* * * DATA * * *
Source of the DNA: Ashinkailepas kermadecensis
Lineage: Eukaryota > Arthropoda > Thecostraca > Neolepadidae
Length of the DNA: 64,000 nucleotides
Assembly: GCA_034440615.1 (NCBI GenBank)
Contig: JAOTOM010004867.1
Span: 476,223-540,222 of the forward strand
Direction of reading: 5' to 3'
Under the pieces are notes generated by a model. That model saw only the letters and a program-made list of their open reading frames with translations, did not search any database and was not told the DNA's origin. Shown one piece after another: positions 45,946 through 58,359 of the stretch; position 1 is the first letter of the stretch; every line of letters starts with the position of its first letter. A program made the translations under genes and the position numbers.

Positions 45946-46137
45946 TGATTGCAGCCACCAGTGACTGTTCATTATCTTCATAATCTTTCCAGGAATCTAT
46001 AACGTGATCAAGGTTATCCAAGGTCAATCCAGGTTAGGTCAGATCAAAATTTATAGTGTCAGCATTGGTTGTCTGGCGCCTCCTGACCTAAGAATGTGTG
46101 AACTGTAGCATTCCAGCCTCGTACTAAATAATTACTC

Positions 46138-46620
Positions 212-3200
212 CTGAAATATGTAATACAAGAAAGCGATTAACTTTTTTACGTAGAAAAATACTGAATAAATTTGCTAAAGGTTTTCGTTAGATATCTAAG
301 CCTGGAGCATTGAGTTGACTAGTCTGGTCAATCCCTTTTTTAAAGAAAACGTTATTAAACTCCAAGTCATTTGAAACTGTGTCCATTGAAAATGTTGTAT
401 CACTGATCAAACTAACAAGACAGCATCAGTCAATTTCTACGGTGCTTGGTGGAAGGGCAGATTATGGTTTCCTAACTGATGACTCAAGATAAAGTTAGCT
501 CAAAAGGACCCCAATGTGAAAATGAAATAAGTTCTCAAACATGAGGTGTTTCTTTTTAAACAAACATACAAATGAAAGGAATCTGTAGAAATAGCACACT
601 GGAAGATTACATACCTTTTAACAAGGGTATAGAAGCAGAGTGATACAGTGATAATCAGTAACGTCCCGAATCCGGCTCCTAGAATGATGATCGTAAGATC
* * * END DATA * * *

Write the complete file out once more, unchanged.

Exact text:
Source of the DNA: Ashinkailepas kermadecensis
Lineage: Eukaryota > Arthropoda > Thecostraca > Neolepadidae
Length of the DNA: 64,000 nucleotides
Assembly: GCA_034440615.1 (NCBI GenBank)
Contig: JAOTOM010004867.1
Span: 476,223-540,222 of the forward strand
Direction of reading: 5' to 3'
Under the pieces are notes generated by a model. That model saw only the letters and a program-made list of their open reading frames with translations, did not search any database and was not told the DNA's origin. Shown one piece after another: positions 45,946 through 58,359 of the stretch; position 1 is the first letter of the stretch; every line of letters starts with the position of its first letter. A program made the translations under genes and the position numbers.

Positions 45946-46137
45946 TGATTGCAGCCACCAGTGACTGTTCATTATCTTCATAATCTTTCCAGGAATCTAT
46001 AACGTGATCAAGGTTATCCAAGGTCAATCCAGGTTAGGTCAGATCAAAATTTATAGTGTCAGCATTGGTTGTCTGGCGCCTCCTGACCTAAGAATGTGTG
46101 AACTGTAGCATTCCAGCCTCGTACTAAATAATTACTC

Positions 46138-46620
Positions 212-3200
212 CTGAAATATGTAATACAAGAAAGCGATTAACTTTTTTACGTAGAAAAATACTGAATAAATTTGCTAAAGGTTTTCGTTAGATATCTAAG
301 CCTGGAGCATTGAGTTGACTAGTCTGGTCAATCCCTTTTTTAAAGAAAACGTTATTAAACTCCAAGTCATTTGAAACTGTGTCCATTGAAAATGTTGTAT
401 CACTGATCAAACTAACAAGACAGCATCAGTCAATTTCTACGGTGCTTGGTGGAAGGGCAGATTATGGTTTCCTAACTGATGACTCAAGATAAAGTTAGCT
501 CAAAAGGACCCCAATGTGAAAATGAAATAAGTTCTCAAACATGAGGTGTTTCTTTTTAAACAAACATACAAATGAAAGGAATCTGTAGAAATAGCACACT
601 GGAAGATTACATACCTTTTAACAAGGGTATAGAAGCAGAGTGATACAGTGATAATCAGTAACGTCCCGAATCCGGCTCCTAGAATGATGATCGTAAGATC